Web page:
They originally came from ancient China and have been naturalized into Japanese culture over the centuries for the preparation of Japanese green tea. Kyusu are usually smaller than a western teapot, around 100-300 ml (3-10 fl. oz) is common. A teapot with a volume of more than 300ml (10fl. oz) is perfect for several guests.

The green tea leaves are brewed loose in the pot with plenty of room to develop their aromas and flavors. The spout incorporates a clay or metal filter to retain the tea leaves when pouring.

Matcha | 抹茶

Matcha is essentially processed green tea leaves that have been stone-ground into a delicate powder. The powder is then sifted and whisked with hot water.

Matcha leaves are grown in a number of places and, in fact, the practice of milling tea leaves into a fine powder and then whisking in water originated in China around the 10th century. But, the best matcha comes from Japan and the most popular growing regions are in the southern half of the country: Uji, Nishio, Shizuoka, and Kyushu. What most distinguishes matcha from other green teas is that matcha bushes are covered for up to 20 days prior to harvest to shade the leaves from direct sunlight. This is done to boost the plants' chlorophyll levels (which turns the leaves a darker, vibrant shade of green), and increase the production of L-Theanine, an amino acid that occurs naturally in the tea plant and certain types of mushrooms. Notice how tea has a tendency to both calm and stimulate at the same time? That’s thanks to L-Theanine.

Workers only pick the best buds, and depending on whether the leaves are rolled out flat before drying or whether they are laid out to dry will result in two different green teas. If the leaves are rolled out they become a premium green tea named Gyokuro, while the leaves that are laid out to dry become Tencha. Tencha is the leaf used for making matcha. Once the leaf is de-veined, de-stemmed, and stone-ground it becomes the fine powder known as matcha.

Sencha | 煎茶

Sencha is the most popular and commonly found green tea in Japan. It is labeled as steeped tea because it is prepared by infusing the whole processed tea leaves in hot water. In Japan, Sencha is responsible for 60% of tea production, and only a small percentage is exported. It is cultivated from the Camellia sinensis var Sinensis tea plant. It is commonly grown with the Yabukita cultivar.

Sencha tea leaves are steamed, just like other Japanese green teas, and give a grassy and fresh aroma. In other countries, green tea leaves are roasted and create a nutty and toasted aroma, unlike in Japan, which has a refreshing taste. It has a wide range and is infused with other tea types to make flavors and refreshing beverages.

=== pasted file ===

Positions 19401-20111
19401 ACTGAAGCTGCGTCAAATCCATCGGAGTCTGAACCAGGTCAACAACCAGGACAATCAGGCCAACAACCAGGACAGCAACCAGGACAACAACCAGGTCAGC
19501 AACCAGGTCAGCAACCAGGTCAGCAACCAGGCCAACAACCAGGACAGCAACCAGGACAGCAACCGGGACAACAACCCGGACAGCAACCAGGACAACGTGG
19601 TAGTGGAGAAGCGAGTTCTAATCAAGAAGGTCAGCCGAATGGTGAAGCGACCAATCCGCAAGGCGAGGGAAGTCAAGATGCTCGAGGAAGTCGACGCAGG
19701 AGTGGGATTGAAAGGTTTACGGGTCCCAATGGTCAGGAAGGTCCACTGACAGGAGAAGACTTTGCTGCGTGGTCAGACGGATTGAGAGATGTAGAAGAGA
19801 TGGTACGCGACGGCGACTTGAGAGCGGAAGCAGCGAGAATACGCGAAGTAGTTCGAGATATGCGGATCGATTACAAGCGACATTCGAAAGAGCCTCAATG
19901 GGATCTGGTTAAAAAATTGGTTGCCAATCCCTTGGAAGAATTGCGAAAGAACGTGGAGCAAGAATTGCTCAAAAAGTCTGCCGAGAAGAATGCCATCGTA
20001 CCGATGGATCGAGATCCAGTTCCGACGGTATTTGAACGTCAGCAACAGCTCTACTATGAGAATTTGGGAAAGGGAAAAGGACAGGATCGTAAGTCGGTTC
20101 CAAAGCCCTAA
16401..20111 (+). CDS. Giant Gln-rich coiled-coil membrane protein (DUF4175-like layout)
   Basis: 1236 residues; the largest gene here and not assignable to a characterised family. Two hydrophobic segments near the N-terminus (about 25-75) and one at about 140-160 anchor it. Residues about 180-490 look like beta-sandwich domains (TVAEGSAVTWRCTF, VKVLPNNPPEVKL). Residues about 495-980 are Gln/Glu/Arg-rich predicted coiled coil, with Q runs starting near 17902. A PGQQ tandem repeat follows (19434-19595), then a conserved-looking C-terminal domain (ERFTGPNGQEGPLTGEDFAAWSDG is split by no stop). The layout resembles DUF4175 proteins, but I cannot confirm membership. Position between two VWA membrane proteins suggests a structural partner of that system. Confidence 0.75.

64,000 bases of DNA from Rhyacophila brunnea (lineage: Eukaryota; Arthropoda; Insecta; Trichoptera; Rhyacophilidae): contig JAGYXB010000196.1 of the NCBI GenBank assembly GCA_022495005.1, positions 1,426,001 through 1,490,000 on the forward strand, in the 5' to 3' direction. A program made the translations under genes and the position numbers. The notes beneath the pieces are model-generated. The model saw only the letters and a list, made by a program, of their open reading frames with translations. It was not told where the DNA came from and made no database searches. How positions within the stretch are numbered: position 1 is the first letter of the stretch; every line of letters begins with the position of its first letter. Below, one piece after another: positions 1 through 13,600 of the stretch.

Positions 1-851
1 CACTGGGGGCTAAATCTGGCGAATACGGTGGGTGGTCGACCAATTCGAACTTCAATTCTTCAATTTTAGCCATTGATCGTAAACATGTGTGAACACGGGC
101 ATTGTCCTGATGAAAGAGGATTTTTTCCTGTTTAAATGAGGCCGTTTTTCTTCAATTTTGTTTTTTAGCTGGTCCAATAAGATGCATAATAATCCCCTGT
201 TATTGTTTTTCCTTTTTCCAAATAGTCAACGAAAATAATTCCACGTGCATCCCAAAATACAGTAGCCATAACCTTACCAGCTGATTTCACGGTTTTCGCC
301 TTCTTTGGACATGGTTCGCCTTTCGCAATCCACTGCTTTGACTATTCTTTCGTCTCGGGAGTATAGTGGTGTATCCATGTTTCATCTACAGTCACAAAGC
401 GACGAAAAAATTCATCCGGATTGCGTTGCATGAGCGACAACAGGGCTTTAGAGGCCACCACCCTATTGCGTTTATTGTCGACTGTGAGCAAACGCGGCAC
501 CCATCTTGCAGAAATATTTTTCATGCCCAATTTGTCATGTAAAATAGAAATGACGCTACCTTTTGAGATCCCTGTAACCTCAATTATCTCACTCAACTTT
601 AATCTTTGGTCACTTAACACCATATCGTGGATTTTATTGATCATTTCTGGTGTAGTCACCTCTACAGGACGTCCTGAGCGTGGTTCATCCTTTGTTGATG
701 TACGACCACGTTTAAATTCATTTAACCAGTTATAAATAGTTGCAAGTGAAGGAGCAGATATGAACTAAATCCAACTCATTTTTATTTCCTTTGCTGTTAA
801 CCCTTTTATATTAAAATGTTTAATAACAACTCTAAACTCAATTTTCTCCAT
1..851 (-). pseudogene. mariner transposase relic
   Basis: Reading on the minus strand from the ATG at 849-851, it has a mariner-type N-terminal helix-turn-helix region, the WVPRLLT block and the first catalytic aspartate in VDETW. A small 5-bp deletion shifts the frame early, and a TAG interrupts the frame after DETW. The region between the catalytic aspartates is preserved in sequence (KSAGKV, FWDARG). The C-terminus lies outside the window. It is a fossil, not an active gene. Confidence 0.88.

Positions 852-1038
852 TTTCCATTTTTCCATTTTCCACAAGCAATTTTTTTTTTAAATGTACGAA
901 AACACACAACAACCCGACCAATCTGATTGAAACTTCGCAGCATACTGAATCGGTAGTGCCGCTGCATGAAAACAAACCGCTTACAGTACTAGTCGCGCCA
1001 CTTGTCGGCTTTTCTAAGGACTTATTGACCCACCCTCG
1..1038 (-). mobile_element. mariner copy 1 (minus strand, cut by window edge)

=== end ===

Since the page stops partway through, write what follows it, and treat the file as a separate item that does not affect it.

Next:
Yamacha | 山茶

“yamacha”, literally “mountain tea”. When we talk about mountain plantations, on slopes in general, we use in Japanese “yama no ocha”. But “yamacha” means something different, and especially very rare. It is a garden or group of tea plants growing in the mountains, rather scattered, usually in the middle of the forest. The impression is very different from that of a plantation with shrubs growing tight in line. With these “yamacha”, we have of course “zairai”, ie native tea seeds grown plants (and not cuttings like cultivars). It is this type of tea tree, growing in an “almost” natural way, that is found in many area in Japan but mainly in Kyûshû, Shikoku, but also in Shizuoka or in the region of Nagoya, among others, which made thought wrongly that tea would have existed forever in Japan, even before the introduction of tea trees from China. In reality, the origin of this type of “yamacha” is human. In the 20th century especially, the mountains were exploited for silviculture, so many forests were planted for timber production. Very often we were able to plant over old slam-and-burn land where there were tea trees. As this activity began to decline after the period of high growth, forest and tea trees began to coexist again. Also, from the small group of tea trees “zairai” and the seeds that they generate, these gardens, formerly planted by hand of man could extend in a natural way.